Kris Philipps

BFA, Alfred University. MFA, University of South Florida. Studied at Royal College of Art, London, and held Tamarind Master Printer fellowship; exhibited in many national and international shows; solo exhibitions include the Newark Museum, Staempfli Gallery, and Condeso/Lawler Gallery, New York. SLC, 1983–

Undergraduate Courses 2017-2018

Visual and Studio Arts

Printmaking: Silkscreen

Open , Small seminar—Fall and Spring

This course introduces the student to the basic fundamentals and concepts of silkscreen printing in an environment that practices newly-developed, nontoxic printmaking methodologies. Participants will learn how to develop an image (either hand-drawn or computer-generated), how to transfer the image to paper, and how to print an edition with primary emphasis placed on the development of each class member’s aesthetic concerns. Exercises in color and color relationships will also be included in the content of this class.

Faculty

Relief Printmaking

Open , Small seminar—Fall and Spring

In this class, students will be introduced to linocut, woodcut, and polymer plate techniques—each as an expression of what is known as relief printmaking and each practiced in a nontoxic studio environment. Experimentation in these mediums will enable students to reach beyond the production of simply a one-color print but, rather, into reductive printing, embossing, and multicolor prints. Emphasis is placed on the development of each class member's aesthetic concerns.

Faculty

Previous Courses

Artist Books

Advanced , Small seminar—Fall

Open to juniors and seniors who have previously taken a college-level visual-arts class.

In the past, the book was used solely as a container for the written word. In the last 30 years, however, the book has emerged as a popular format for visual expression. Students will begin this course by learning to make historical book forms from various cultures (Coptic, codex, accordion, and Japanese-bound) so that they will be able to see the book with which we are familiar in a new and wider context. From there, students will apply newly-learned techniques to the production of nontraditional artist books. The course will also cover all aspects of letterpress printing, including setting type, using the press, and making and printing with polymer plates. Whether text, images, or a combination of the two is employed, emphasis will be placed on the creation of books as visual objects.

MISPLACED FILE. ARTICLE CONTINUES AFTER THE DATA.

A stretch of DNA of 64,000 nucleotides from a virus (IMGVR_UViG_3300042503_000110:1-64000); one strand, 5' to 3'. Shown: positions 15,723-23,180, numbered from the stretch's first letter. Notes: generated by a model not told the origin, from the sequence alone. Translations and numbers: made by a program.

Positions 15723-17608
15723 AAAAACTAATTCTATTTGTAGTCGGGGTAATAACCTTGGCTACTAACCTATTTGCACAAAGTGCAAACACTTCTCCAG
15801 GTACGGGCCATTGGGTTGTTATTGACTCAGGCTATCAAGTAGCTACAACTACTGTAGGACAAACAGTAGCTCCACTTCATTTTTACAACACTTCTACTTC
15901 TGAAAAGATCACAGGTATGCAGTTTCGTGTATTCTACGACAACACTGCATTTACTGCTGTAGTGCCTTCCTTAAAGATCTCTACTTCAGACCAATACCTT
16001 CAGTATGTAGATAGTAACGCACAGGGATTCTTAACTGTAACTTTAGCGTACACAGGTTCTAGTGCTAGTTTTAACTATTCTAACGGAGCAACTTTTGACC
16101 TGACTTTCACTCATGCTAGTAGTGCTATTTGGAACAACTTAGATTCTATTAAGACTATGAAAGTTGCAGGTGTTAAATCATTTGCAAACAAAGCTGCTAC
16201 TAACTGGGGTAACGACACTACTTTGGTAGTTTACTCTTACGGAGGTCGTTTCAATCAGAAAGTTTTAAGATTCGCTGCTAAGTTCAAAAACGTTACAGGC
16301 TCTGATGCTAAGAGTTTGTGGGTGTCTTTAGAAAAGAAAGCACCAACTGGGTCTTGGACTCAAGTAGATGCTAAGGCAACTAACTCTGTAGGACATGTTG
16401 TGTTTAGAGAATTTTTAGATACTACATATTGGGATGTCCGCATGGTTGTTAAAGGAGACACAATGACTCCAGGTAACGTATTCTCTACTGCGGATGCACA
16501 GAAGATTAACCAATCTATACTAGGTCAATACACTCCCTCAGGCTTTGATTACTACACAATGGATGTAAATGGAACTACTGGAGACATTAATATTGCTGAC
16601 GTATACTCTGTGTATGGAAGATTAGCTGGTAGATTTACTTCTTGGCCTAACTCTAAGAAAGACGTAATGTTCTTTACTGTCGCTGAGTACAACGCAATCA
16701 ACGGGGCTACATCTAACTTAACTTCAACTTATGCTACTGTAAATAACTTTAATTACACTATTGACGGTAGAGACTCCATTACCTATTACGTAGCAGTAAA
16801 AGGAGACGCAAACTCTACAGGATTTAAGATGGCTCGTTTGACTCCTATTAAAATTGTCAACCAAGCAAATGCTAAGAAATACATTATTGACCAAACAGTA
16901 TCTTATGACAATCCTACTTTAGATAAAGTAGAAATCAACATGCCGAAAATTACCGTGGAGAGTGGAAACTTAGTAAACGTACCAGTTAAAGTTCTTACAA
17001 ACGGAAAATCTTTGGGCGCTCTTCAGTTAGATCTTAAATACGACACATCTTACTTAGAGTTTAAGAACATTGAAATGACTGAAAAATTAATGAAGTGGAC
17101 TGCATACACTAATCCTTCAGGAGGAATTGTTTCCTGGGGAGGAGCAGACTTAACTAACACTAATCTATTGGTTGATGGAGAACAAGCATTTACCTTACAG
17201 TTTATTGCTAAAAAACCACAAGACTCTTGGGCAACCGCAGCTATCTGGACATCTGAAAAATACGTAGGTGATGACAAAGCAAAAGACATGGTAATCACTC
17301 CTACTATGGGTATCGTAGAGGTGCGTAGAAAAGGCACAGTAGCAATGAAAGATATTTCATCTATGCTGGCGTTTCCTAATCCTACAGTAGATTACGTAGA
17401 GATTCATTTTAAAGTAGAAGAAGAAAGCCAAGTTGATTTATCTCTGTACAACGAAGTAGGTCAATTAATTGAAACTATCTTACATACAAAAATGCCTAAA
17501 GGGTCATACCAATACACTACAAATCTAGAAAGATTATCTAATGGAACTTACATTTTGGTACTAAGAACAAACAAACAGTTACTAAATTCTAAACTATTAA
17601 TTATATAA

Faculty

Printmaking: Silkscreen

Open , Small seminar—Fall

This course introduces the student to the basic fundamentals and concepts of silkscreen printing in an environment that practices newly-developed, nontoxic, printmaking methodologies. Participants will learn how to develop an image (either hand-drawn or computer-generated), how to transfer the image to paper, and how to print an edition with primary emphasis placed on the development of each class member’s aesthetic concerns. Exercises in color and color relationships will also be included in the content of this class.

Faculty

Printmaking: Intaglio

Open , Small seminar—Fall

The word intagliare, meanging to engrave, had its origin in the mid-17th century in Italy. In the 21st century, its derivative, intaglio, encompasses a variety of ways in which an image is engraved or etched into a hard surface—in our case, in this one-semester class, a copper plate. Working in a nontoxic environment, students will learn age-old techniques inherent to intaglio printmaking (but without the use of harmful chemicals) in order to produce a series of prints in this beautiful medium. Emphasis is placed on the development of each class member's aesthetic concerns.